During her Master’s studies, Amy Parrish found her passion for research with a clinical aspect. Having come from London to Luxembourg to pursue her AFR PhD at the Luxembourg Institute of Health (LIH) in the research group of Mahesh Desai, the American national studies the bacteria that inhabit our gut, to shed light on the development of diseases such as Inflammatory Bowel Disease (IBD).
“I’ve always excelled and more importantly enjoyed science and mathematics”, Amy Parrish says. For her Masters studies at the London School of Hygiene and Tropical Medicine, she had the chance to stay with a research unit from the Medical Research Council in the Gambia, an inspiring experience, which not only cemented her decision to pursue research, but also how she wanted to approach it:
“I was able to occasionally interact with patients who came into the onsite clinic – this is one of the reasons why I was adamant about sticking with research with a clinical aspect. Research allows you to truly delve into a problem, understand it, and find a way to solve it.”
Investigating links between diet and gut diseases
Amy, an American national, secured a PhD grant from the FNR’s AFR programme and set her sights on Luxembourg, where she is in the second year of her PhD in the Eco-Immunology and Microbiome, led by Dr Mahesh Desai. Amy studies the commensal bacteria that live in our gut – also known as the microbiota – more specifically with a focus on the bacteria within this community that have the power to degrade our colonic mucus layer (the ‘slime’ in our gut):
“The research that I am working on for my PhD is using a model to better understand two immune disorders that have become increasingly prevalent during the last decades: inflammatory bowel disease (IBD) and food allergy.”
The model that Amy uses stems from work that the group has previously published, which showed that when our gut is deprived of dietary fibre, changes occur in the composition of the microbiota and the integrity of the mucus barrier, which combined make us more vulnerable to diseases that develop in the gut.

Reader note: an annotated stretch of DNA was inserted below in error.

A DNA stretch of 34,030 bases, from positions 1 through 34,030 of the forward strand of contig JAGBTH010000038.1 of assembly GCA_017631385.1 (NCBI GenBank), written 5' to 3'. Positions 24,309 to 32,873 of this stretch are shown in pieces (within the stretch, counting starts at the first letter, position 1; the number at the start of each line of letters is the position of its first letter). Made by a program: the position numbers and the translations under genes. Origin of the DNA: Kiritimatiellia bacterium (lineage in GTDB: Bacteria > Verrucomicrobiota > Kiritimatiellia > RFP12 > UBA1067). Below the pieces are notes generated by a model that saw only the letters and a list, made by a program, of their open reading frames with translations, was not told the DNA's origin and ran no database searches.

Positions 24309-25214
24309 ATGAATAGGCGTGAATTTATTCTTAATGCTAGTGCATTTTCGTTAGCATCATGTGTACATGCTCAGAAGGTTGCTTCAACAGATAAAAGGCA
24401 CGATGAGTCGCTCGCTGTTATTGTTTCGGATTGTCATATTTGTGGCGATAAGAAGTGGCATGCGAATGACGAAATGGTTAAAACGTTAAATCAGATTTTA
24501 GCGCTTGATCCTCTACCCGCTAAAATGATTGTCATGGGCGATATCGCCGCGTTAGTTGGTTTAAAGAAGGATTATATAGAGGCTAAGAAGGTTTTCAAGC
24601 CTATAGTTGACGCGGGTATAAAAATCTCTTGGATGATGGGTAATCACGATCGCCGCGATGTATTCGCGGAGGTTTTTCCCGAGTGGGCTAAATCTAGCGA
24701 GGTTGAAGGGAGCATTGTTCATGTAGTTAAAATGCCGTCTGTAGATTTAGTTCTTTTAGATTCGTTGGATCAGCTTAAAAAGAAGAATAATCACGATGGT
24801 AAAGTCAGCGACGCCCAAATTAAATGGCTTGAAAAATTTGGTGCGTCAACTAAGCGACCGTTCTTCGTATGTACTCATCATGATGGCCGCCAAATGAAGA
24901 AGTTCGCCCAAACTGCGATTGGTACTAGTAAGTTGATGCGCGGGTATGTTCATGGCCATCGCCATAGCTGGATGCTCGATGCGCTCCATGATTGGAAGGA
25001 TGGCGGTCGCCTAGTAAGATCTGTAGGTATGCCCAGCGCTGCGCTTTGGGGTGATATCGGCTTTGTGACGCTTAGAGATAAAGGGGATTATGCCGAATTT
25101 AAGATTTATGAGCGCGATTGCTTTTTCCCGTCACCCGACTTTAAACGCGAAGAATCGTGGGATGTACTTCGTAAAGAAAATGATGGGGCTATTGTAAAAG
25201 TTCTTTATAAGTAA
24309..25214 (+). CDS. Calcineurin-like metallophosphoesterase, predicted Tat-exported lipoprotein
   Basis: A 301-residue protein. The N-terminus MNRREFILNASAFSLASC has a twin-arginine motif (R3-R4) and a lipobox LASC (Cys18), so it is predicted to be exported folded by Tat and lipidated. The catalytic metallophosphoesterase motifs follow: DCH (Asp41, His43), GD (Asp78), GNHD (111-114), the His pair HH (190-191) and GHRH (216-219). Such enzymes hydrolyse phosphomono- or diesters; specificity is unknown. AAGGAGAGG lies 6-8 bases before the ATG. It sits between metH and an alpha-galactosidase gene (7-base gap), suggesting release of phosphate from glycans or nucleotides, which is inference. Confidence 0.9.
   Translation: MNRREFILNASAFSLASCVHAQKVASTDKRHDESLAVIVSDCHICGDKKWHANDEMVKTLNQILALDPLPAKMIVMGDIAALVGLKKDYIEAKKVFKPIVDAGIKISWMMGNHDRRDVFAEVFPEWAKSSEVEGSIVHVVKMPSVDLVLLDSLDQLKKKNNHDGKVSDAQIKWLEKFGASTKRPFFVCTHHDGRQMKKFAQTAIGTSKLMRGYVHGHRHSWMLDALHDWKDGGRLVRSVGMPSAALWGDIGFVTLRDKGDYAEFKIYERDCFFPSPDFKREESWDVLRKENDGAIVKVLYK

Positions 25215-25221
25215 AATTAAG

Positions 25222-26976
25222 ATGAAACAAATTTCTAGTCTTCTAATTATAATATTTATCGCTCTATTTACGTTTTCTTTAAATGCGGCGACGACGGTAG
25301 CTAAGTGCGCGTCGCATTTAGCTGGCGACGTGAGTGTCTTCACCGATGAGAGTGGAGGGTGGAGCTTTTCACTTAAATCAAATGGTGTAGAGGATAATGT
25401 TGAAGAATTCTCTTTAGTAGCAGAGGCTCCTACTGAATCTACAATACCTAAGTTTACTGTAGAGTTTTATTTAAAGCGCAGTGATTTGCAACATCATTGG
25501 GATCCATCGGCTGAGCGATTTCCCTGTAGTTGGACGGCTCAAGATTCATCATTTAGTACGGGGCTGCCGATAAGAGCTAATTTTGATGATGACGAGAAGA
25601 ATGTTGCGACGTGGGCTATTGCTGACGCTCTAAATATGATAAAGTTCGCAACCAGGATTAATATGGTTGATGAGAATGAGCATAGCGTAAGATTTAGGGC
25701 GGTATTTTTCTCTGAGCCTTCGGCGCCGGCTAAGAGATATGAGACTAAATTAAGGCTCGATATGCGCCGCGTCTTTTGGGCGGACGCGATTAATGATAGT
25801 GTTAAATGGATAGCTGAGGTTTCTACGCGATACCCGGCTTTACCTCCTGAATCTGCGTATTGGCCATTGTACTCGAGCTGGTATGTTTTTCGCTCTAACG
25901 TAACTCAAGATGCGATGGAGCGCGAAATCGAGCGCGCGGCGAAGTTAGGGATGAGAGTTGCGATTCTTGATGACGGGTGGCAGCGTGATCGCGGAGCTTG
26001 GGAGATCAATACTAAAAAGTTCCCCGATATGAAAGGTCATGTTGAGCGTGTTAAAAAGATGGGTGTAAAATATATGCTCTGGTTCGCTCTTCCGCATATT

Amy is using this knowledge to shed light on how allergies and IBD develops – IBD affects an estimated 2.5–3 million people in Europe – with a special focus on how our dietary lifestyle is changing, taking into account that Western diets tend to be low in fibre.
“Incredible to be able to work on diseases that really affect millions of people worldwide”
“It was really important for me to be involved with clinical, medically relevant research. For my IBD study, we will soon begin recruiting a cohort of patients at the Centre Hospitalier de Luxembourg (CHL) with the help of the Gastroenterology department, in order to have access to human samples for the project.”
“We also work with groups in the UK and the US to acquire additional patient samples to make the project even more impactful. For me, it is incredible to be able to work on diseases that really affect millions of people worldwide.”
Ultimately, Amy hopes her research will help have a significant impact on the way we think about health, changing medicine for the better.
“All the components to truly excel”
As for how Amy ended up in Luxembourg, she explains that it was the project that drew her to the Grand Duchy, pointing out that Luxembourg’s research landscape is developing well considering its young age:
“Although research is relatively new to Luxembourg, I think it has all the components to truly excel as a research hub. It is very multilingual and international, which will inspire exceptional, high-impact research. It is exciting to be a part of it!”
Published 10 April 2018
You can read more about Amy on the Luxembourg Institute of Health website